Monday 22nd July was celebrated in the First Book of Common Prayer, 1549, as Saint Mary Magdalene’s Day in the Christian calendar.  When the Second Book of Common Prayer was published 3 years later in 1552, this feast day, amongst others was omitted. Early celebrations of Mary Magdalene's Feast Day included marriage symbolism such as creating your own healing oil blends "for the marital bed”, probably including oils such as rose, sandalwood, and ylang ylang.  Apparently the original feast day venerated her as a representative of the perfect wife (church liturgy recommended readings such as Proverbs 31:10-31), so it is a day to celebrate the Sacred Feminine, maybe plant something, sew something, cook something and, of course, love something. 

    Friday 26th July (or 13th July) is the Egyptian eve of the Epagomenal Days of celebration for the birthdays of their ancient major Deities. The exact correlation of the Egyptian New year to the modern calendar is disputed, but I favour the linking with the heliacal rising of Sirius (dawn visibility of Sirius) as this star, known to the Egyptians as Sopdet (pronounced Soppday) was closely associated with Aset. The celebrations began on the Eve of the Epagomenal Days - viewed this year as Monday 25th July, although some sources equate it to 13th July).  The following days marked the birthdays of the five children of the Egyptian Deity Nut.  Being dates of powerful Egyptian Energies these may prove ideal days for an Egyptian Energy Reyad Sekh Em 1-2-1 healing session.  According to myth, Tehuti (Thoth) enabled Nut to give birth to her five children [Aset (Isis), Ausar (Osiris), Set, Heru (Horus the elder) and Nebt-het (Nephthys)] by using his cunning to win a game of draughts with the moon. By winning a seventy second part of the moon's light, he managed to create five extra days (the Epagomenal days), which allowed Nut to give birth to her five children without breaking Ra's decree that her children could not be born on any existing calendar day. This myth more than any other is responsible for Tehuti (Thoth)'s role as a lunar deity.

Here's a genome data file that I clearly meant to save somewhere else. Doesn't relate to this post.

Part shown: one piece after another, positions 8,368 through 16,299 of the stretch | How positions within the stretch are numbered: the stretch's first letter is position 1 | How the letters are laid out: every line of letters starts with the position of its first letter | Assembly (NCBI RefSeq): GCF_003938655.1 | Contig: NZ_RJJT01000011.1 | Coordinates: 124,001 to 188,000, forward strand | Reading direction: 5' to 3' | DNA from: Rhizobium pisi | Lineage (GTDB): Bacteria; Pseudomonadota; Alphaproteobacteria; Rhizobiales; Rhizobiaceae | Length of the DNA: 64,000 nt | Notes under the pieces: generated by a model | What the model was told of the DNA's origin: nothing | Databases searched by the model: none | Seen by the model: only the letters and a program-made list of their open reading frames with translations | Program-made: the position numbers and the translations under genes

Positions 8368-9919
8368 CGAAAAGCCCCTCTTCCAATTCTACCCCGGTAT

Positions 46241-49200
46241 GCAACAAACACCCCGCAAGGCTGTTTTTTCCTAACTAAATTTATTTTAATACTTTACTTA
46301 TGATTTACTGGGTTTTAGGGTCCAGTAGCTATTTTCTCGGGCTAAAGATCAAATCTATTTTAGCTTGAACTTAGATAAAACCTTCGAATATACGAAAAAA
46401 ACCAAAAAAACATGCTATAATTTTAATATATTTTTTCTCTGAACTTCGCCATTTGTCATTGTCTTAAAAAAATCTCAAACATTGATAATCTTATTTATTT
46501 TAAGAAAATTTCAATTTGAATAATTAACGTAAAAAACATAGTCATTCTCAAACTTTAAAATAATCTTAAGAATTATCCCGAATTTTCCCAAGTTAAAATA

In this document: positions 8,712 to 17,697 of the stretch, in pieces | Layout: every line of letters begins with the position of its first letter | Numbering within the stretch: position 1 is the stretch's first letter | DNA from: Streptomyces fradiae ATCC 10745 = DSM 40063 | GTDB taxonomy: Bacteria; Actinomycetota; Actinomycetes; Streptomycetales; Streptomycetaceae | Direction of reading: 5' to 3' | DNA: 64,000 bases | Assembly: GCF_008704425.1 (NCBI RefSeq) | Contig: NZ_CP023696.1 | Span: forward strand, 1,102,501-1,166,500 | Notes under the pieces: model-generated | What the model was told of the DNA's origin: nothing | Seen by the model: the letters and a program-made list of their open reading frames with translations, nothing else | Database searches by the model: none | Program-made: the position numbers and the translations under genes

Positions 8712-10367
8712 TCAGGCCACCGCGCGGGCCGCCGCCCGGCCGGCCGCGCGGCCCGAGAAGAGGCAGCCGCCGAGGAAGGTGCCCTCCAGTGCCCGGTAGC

Saturday 27th July (or 14th July), in the Egyptian Calendar, is the Birthday of Ausar (Osirus).  See the entry under 26th July for the full story.

    Sunday 28th July (or 15th July), in the Egyptian Calendar, is the Birthday of Heru (Horus). See the entry under 26th July for the full story.

    Monday 29th July (or 16th July), in the Egyptian Calendar, is the Birthday of Set (Seth). See the entry under 26th July for the full story.

    Tuesday 30th July (or 17th July), in the Egyptian Calendar, is the Birthday of Aset (Isis). See the entry under 26th July for the full story.

    Wednesday 31st July (or 18th July) is the Egyptian Birthday of Nebt-het (Nepthys), see the entry under 26th July for the full story.

    New Moon image cropped toght

    Thursday 1st August  @ 04:12 (Wednesday night/ Thursday morning) is the Lunasa or Lammas New Moon. 

    The New Moon Abundance Ritual should be carried out within 24 hours after the New Moon.

    Moonwise calendar 2019

    Acknowledgments

    Celestial Forecast is compiled by Joanna Bristow-Watkins of Harmony Healing, using many sources but notably the Moonwise Calendar. Whilst considerable effort is made to ensure accuracy, this is not an exact science and sources are sometimes contradictory!

    To receive email notification whenever a new Blog is posted  (always headed with a title detailing the occasion or event so that you can choose whether to open it or not), sign up for the Harmony Healing e-newsletters at the top of the page.  Joanna's Blog features New and Full Moon, meteor showers, eclipses and other meteorological events, interesting anniversaries, ancient festival dates plus notification of dates of numerological significance. Sometimes Blogs will appear on successive days and at other times there will be no messages for a while. The sender e-mail address is (and the sender will show as Joanna Bristow-Watkins @ Harmony Healing. You may need add this email to your safe list and check your junk filter initially.

    Joanna is a Reyad Sekh Em® Egyptian Alchemy Healer and Teaching Mentor. She escorts occasional Private Access tours to Stonehenge (and to Avebury on the same day) plus Harmony Journey Sacred Site Tours to Egypt, Ireland and UK from time-to-time. She also runs various Meet-up groups in London and Surrey and the London & Surrey Alchemists Facebook Group.

  • Significant dates from ancient folklore; timings given are UK time (GMT+1)

    Wednesday 1st Mayis May Day andBeltane - a Celtic word meaning 'fires of Bel' (Bel was a Celtic deity). It is a fire festival that celebrates the coming of summer and the fertility of the coming year. Celtic festivals often tied in with the needs of the community. In springtime, at the beginning of the farming calendar, everybody would be hoping for a fruitful year for their fields and hence also their families. Beltane rituals would often include courting: for example, young men and women collecting blossoms in the woods and lighting fires in the evening. These rituals would often lead to matches and marriages, either immediately in the coming summer or autumn.